In a very interesting article in the Christian Century, the Anglican priest Samuel Wells reminds us that, in the Eucharist, elements of bread and wine are taken, blessed, broken and shared. Rev. Wells continues: “The significance of these four actions becomes clearer in the light of Jesus' story. He took human nature in his incarnation. His human flesh bore the divine character in material form in his ministry. Through words of wisdom, question and command, and through gestures of compassion, challenge and miracle, he blessed humanity and the whole creation. In his agonizing death and the harrowing exposure of human sin that it entailed, he was broken for the life of the world. And in his resurrection, and perhaps most especially in the coming of his Holy Spirit, he gave and shared new life with all who trusted in him.” And, thus, “The Eucharist is the definitive prophetic action because it identifies the whole life and work of Christ in a way that declares Christ's living presence today.” Perhaps you are a Catholic who is well aware that the Eucharist is supposed to be "the source and summit of the Christian life" (Lumen Gentium 11), but have begun to participate in a Bible Study and noticed (with not a little anxiety) that the Eucharist doesn’t seem to come up all that often. There are, after all, only four accounts of the institution of the Eucharist (Mk 14:22-24; Mt 26:26-28; Lk 22:19-20; 1 Cor 11:23-25). And these accounts are not exactly identical – the Lucan account has a cup-bread-cup sequence that is apparently unique. But we can say that the four actions illuminated by Samuel Wells do show up in all the accounts in the Gospels – Jesus takes bread, gives thanks, breaks the bread, and gives it to the disciples. We are still left with minor discrepancies – in Mark and Matthew, Jesus’ second action is to “praise” God, while in Luke and Paul, Jesus “gives thanks” (perhaps resulting from the difference between Hebrew/Aramaic and Greek), and Paul only describes a total of three actions. But, save for these exceptions, the same words are used for all these actions in all four accounts of the institution of the Eucharist. That’s not insignificant. As Fr Elias D. Mallon, SA, has written, once we familiarize ourselves with these four actions (to take, to give thanks/praise, to break, and to give), it becomes clear that they appear in other contexts in the Gospels. In Luke’s account of the road to Emmaus, Jesus appears to two disciples on Easter Sunday. They eventually ask Jesus to stay with them – they do not recognize him and have been discussing the events of Good Friday and Easter. Jesus takes bread, gives thanks, breaks it, and gives it to them (Lk 24:30). The two disciples return to Jerusalem and “Then the two recounted what had taken place on the way and how he was made known to them in the breaking of the bread” (Lk 24:35). Furthermore, we see the same four actions in Jesus’ miraculous feedings of the crowds. A version of this story appears no less than six times in the Gospels (Mk 6:30-44, Mt 14:13-21; Lk 9:10-17; Jn 6:1-13; and Mk 8:1-10 and Mt 15:32-39). In the first group of feedings (the first four references), five barley loaves and two fish are used to feed 5,000 people. Jesus takes the bread and fish (only the bread in John), gives praise, breaks (John skips this step), and gives. In the second series, we now see four thousand people, seven loaves and a “few” fish. But again, Jesus takes the bread and fish (only the bread in Mark), gives thanks, breaks, and gives. Fr Mallon notes that Paul could speak of the Eucharist as a “tradition” in the First Letter to the Corinthians, written only about twenty years after the Passion; Mallon suggests that the readers and authors of the New Testament would certainly have picked up on the Eucharistic allusions in the feeding narratives. Then, Fr Mallon tells us to notice that, immediately after the feeding of the five thousand, we have the account of Jesus walking on the water (Mt 14:22-44; Mk 6:45-52; Jn 6:16-21). Jesus goes unrecognized until he announces himself. In John’s Gospel, on the very next morning, Jesus confronts the crowd that he had just fed and begins to teach them about the Bread from Heaven. They must recognize that his flesh is “true food,” his blood “true drink.” Jesus says, “Whoever eats my flesh and drinks my blood remains in me and I in him,” (Jn 6:56), but declares, “there are some of you who do not believe” (Jn 6:64). The feeding of the four thousand in Mark and Matthew is also followed by an account in which the disciples must recognize a hidden meaning behind the feeding. In Mark 8:21, Jesus even explicitly asks, “Do you still not understand?” In Matthew 16:9, he asks, “Do you not yet understand, and do you not remember the five loaves for the five thousand, and how many wicker baskets you took up?” Fr Mallon concludes, “Thus each of the stories about the miraculous feeding of the multitudes is followed by stories in which the eating of the bread is closely connected with recognition and understanding.” This, of course, is also true of the story of Emmaus. If we are able to recognize the four actions of taking, praising, breaking, and giving, we will be able to recognize Eucharistic resonances in various places in the New Testament. But, even after we are able to do this, Jesus still addresses us: “Do you still not understand?” Rev. Samuel Wells reminds us that, in the breaking of bread, we must recognize the broken body of Christ on the cross. And, “The broken body of Christ crystallizes both the manner of God's sovereignty over his creation, and the ultimate purpose of that sovereignty. If God's sovereignty is the grain of the universe, the whole orientation of creation, then God's love is the most powerful force of all. The power of violence and of money are revealed for what they really are, not dominant but ultimately weak.”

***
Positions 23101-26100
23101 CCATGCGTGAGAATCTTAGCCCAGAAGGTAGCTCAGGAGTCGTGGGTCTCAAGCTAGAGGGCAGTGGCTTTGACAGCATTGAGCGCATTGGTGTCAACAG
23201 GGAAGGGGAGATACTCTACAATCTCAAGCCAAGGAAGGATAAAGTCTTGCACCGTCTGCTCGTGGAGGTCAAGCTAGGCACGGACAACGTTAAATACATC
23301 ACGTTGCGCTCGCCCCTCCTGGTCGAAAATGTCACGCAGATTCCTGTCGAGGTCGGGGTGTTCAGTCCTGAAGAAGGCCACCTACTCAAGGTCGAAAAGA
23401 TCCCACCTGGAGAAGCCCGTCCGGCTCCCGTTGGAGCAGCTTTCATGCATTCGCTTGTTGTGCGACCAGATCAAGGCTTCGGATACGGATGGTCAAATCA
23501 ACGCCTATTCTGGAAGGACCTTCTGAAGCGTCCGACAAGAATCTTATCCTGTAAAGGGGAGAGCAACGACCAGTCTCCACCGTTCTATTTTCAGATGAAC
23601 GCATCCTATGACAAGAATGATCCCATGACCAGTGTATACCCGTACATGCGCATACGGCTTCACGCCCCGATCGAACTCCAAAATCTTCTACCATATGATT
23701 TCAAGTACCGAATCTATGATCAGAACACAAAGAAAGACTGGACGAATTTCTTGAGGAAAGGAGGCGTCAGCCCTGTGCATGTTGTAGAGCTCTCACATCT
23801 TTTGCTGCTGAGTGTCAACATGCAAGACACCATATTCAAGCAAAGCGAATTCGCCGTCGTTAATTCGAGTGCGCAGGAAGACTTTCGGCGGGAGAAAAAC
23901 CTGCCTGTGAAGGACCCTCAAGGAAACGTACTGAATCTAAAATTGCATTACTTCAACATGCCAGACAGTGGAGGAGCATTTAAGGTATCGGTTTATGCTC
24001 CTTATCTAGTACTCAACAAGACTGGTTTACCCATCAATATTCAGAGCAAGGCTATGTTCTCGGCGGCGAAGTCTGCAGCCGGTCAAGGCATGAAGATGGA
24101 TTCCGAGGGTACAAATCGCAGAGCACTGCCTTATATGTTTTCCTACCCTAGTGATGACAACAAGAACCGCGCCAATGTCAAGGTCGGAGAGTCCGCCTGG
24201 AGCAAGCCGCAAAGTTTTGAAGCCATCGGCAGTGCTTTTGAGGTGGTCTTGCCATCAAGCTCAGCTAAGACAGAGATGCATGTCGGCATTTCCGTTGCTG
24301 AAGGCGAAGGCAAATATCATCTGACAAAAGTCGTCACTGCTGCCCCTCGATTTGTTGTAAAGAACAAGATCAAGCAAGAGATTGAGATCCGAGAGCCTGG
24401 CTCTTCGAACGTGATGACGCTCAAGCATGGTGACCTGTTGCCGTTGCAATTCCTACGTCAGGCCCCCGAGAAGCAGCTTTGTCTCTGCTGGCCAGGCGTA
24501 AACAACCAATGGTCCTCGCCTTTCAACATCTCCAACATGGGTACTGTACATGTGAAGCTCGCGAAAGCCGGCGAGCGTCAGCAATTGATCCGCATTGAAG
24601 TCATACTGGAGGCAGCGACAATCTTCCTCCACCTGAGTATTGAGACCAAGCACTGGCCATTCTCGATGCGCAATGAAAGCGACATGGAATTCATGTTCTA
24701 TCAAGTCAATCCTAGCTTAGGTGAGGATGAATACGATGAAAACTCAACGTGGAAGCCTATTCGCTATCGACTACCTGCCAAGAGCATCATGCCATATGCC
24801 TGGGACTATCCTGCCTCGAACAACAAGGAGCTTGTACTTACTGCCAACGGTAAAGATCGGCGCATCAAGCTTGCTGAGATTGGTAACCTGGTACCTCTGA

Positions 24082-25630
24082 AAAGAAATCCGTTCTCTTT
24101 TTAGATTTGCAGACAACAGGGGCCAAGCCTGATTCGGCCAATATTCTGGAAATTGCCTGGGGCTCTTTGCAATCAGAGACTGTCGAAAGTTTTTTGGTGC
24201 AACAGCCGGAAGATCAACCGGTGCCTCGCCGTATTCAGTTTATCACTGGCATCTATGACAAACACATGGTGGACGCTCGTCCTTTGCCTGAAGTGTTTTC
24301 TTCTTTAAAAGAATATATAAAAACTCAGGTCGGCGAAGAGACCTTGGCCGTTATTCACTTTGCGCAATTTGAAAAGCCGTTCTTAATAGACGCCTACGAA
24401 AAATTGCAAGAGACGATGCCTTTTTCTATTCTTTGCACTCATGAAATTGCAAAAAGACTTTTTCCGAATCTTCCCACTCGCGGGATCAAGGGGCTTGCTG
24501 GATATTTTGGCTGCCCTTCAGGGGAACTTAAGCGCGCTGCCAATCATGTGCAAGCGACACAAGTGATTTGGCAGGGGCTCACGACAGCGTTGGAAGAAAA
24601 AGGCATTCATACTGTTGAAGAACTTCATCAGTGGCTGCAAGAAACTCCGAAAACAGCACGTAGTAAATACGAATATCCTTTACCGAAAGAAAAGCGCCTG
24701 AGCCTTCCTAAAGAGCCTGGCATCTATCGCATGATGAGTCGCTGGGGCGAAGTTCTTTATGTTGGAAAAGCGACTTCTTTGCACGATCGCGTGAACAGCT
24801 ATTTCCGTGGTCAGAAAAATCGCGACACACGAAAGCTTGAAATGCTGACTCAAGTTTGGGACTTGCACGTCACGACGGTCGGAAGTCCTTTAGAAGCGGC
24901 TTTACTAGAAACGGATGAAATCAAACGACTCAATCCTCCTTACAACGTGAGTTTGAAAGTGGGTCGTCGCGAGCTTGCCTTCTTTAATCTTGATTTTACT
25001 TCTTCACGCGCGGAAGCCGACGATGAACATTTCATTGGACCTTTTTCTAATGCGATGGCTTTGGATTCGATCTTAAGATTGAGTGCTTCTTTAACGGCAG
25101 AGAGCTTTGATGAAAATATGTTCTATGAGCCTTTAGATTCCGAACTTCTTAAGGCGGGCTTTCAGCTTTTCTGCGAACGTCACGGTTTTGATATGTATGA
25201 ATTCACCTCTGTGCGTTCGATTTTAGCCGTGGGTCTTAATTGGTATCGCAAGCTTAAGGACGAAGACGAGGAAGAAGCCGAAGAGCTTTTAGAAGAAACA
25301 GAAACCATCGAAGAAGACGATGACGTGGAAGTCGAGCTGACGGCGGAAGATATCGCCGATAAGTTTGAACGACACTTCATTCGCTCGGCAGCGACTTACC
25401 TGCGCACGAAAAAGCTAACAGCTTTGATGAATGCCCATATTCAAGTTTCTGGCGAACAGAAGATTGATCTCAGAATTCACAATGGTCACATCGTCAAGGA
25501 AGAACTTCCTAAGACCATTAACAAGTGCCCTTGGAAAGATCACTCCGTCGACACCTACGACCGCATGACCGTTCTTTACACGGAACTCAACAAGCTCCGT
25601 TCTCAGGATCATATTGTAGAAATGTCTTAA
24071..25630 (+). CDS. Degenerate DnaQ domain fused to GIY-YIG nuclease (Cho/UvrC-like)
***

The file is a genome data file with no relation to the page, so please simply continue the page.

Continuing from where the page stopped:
Monday, June 27, 2005